Safari exploit can leak browser histories and Google account info

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Apple device users appear to be vulnerable to a significant browser privacy flaw. According to 9to5Mac, FingerprintJS has disclosed an exploit that lets attackers obtain your recent browser history, and even some Google account info, from Safari 15 across all supported platforms as well as third-party browsers on iOS 15 and iPadOS 15. The IndexedDB framework (used to store data on many browsers) is violating the “same-origin” policy that prevents documents and scripts from one location (such as a domain or protocol) from interacting with content from another, letting appropriately coded websites deduce Google info from signed-in users as well as histories from open tabs and windows.

The flaw only compromises the names of the databases rather than the content itself. However, this would still be enough for a malicious site owner to grab your Google username, discover your profile picture and otherwise learn more about you. The history could also be used to piece together a rudimentary profile of the sites you like. Private browsing won’t defeat the exploit, FingerprintJS said.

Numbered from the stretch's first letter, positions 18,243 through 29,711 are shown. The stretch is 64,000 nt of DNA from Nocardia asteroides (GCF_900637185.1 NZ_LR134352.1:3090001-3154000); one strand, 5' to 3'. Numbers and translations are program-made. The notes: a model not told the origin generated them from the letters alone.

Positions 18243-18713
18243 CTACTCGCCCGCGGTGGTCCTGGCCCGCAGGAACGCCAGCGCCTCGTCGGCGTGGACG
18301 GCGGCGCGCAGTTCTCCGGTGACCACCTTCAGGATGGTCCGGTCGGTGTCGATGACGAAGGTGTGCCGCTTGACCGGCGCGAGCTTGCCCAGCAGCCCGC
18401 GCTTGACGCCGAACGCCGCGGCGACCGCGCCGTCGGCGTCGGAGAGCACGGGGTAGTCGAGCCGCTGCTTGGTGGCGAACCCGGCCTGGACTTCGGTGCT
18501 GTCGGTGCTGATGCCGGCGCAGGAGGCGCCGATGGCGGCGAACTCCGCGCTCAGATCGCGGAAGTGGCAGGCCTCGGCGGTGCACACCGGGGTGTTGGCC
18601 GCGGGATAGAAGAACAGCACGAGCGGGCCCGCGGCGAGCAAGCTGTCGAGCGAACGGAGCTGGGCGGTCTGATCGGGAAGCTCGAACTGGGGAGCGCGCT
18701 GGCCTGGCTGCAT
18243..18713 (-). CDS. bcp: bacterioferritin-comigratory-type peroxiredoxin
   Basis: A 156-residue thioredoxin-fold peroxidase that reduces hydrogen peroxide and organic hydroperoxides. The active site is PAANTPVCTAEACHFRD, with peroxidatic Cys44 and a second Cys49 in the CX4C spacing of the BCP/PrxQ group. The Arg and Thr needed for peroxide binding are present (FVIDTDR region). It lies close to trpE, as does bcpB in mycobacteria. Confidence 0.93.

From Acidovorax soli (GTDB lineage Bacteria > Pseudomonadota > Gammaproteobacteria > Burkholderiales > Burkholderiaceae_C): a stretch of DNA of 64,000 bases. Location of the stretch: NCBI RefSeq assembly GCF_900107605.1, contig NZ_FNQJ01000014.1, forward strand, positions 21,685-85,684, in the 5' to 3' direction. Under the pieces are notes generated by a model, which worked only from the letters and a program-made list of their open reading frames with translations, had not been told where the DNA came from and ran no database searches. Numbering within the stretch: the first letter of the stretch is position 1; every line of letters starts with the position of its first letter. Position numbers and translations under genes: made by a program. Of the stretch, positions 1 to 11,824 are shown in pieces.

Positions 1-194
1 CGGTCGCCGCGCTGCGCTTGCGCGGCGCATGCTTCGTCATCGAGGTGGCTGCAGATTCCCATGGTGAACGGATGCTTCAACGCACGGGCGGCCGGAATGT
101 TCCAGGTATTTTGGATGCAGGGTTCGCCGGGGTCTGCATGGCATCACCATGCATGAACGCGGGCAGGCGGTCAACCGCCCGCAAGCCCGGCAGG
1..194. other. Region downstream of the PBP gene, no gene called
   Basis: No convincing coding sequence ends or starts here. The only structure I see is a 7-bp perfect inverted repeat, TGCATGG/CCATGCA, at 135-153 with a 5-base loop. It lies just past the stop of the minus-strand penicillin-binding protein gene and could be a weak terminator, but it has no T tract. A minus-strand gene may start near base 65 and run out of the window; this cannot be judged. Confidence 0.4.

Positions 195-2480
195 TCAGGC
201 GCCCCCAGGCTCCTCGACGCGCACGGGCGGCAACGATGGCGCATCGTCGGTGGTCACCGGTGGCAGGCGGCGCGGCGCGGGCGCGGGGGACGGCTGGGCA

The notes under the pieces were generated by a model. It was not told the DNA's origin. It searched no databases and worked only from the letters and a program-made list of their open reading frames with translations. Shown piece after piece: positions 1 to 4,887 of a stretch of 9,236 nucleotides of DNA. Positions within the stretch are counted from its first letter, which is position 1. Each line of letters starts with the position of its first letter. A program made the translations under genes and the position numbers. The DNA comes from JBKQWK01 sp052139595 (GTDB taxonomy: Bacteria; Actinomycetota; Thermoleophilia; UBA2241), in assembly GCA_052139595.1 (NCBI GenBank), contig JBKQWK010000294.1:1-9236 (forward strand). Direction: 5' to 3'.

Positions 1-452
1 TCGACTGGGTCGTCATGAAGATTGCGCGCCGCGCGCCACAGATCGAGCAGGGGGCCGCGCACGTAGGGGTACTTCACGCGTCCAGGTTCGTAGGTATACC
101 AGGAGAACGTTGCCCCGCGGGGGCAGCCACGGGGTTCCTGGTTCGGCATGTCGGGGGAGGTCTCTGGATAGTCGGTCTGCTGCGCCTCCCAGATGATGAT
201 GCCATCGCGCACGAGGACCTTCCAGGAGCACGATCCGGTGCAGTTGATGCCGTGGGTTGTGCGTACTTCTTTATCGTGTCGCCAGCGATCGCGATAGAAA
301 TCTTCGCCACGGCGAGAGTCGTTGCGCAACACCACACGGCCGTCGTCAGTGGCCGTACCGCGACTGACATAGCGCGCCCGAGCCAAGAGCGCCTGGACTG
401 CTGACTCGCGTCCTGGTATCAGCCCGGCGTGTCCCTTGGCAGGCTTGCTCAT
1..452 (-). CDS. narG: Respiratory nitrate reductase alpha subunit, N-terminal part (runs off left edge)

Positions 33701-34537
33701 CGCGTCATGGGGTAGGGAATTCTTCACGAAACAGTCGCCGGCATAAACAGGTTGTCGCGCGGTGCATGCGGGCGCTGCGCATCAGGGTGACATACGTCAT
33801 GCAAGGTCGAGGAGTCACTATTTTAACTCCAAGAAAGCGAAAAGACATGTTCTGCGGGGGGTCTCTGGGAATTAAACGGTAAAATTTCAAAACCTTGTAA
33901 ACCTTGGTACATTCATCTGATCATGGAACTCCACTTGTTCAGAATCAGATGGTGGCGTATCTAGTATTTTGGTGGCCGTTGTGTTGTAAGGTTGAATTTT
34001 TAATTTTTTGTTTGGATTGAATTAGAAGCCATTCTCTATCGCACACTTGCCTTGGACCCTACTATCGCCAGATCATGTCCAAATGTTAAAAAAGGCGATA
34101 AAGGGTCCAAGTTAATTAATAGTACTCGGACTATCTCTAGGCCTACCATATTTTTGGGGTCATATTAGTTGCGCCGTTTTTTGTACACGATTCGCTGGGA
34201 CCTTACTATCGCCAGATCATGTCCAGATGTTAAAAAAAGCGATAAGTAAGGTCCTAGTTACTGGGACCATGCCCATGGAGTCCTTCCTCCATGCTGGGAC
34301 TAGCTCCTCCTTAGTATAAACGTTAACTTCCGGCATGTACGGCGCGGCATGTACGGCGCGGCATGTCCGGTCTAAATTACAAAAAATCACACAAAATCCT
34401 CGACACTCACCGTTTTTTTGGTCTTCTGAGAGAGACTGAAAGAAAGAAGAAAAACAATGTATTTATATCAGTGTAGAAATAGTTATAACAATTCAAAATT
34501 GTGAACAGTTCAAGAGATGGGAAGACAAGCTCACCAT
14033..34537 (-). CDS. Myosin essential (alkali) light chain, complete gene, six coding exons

We’ve asked Apple for a comment. FingerprintJS said it reported the issue on November 28th, however, and that Apple hadn’t yet addressed it with security patches honoring same-origin policy. Until then, the only solution may be to either use a third-party browser on Macs or block all JavaScript, neither of which is necessarily an option.

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